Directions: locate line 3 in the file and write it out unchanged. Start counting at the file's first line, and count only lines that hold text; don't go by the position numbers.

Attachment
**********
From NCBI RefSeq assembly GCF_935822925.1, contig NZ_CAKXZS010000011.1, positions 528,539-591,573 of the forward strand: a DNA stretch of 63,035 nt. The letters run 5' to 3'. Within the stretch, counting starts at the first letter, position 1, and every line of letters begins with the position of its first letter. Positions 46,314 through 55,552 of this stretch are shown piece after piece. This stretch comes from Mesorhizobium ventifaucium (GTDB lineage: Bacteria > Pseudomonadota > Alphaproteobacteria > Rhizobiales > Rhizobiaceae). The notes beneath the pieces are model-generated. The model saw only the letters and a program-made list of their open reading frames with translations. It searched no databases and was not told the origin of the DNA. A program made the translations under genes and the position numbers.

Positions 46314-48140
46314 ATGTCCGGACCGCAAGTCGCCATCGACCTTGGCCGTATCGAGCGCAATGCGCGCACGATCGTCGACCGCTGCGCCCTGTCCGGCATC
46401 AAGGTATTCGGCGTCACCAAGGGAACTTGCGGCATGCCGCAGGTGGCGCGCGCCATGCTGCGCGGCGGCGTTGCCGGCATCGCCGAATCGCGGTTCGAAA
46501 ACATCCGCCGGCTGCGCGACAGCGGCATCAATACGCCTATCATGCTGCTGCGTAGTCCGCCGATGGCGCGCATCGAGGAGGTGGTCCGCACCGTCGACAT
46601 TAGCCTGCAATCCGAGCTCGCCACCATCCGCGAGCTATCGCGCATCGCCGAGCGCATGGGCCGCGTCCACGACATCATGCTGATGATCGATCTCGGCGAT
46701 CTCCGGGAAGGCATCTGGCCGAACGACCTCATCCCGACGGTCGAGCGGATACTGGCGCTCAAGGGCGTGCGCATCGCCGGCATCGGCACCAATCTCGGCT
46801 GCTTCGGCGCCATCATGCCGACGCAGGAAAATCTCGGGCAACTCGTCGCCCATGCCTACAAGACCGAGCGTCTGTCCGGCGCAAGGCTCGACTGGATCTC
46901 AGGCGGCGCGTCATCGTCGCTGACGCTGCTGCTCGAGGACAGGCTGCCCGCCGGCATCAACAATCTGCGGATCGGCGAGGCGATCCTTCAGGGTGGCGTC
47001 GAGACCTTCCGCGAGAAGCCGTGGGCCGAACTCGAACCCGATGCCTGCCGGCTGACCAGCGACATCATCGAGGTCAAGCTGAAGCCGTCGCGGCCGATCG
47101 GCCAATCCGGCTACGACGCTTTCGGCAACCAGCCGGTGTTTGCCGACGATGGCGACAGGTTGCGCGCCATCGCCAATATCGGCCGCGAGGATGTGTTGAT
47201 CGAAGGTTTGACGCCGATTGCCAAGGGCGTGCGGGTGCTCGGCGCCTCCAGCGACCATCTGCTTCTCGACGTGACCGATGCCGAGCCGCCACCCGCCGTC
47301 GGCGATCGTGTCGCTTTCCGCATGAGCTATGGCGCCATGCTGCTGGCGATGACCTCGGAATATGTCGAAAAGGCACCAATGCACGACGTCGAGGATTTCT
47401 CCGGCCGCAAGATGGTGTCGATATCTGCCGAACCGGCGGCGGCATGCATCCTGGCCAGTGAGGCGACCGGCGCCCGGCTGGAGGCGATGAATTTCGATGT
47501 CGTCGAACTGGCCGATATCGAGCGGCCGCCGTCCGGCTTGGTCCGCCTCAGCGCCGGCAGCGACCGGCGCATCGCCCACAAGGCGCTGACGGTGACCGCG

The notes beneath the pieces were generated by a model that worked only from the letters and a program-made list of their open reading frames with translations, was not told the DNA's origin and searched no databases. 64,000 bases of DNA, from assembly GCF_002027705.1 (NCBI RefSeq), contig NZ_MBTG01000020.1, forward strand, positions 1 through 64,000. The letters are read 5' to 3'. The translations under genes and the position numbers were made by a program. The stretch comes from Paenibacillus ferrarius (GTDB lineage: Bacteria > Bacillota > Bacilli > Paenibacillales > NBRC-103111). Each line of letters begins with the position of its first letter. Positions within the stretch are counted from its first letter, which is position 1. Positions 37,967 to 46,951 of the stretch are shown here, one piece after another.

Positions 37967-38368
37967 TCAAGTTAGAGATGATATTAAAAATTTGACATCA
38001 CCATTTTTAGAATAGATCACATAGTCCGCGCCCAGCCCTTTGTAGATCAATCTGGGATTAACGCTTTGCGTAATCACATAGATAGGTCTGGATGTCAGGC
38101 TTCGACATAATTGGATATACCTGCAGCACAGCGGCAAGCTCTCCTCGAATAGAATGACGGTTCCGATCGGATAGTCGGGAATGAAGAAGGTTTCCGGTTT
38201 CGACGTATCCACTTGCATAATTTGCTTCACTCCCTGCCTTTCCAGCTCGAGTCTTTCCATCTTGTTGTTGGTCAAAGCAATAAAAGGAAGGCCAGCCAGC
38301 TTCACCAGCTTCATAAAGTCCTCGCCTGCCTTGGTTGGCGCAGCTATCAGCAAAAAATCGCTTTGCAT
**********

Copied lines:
46314 ATGTCCGGACCGCAAGTCGCCATCGACCTTGGCCGTATCGAGCGCAATGCGCGCACGATCGTCGACCGCTGCGCCCTGTCCGGCATC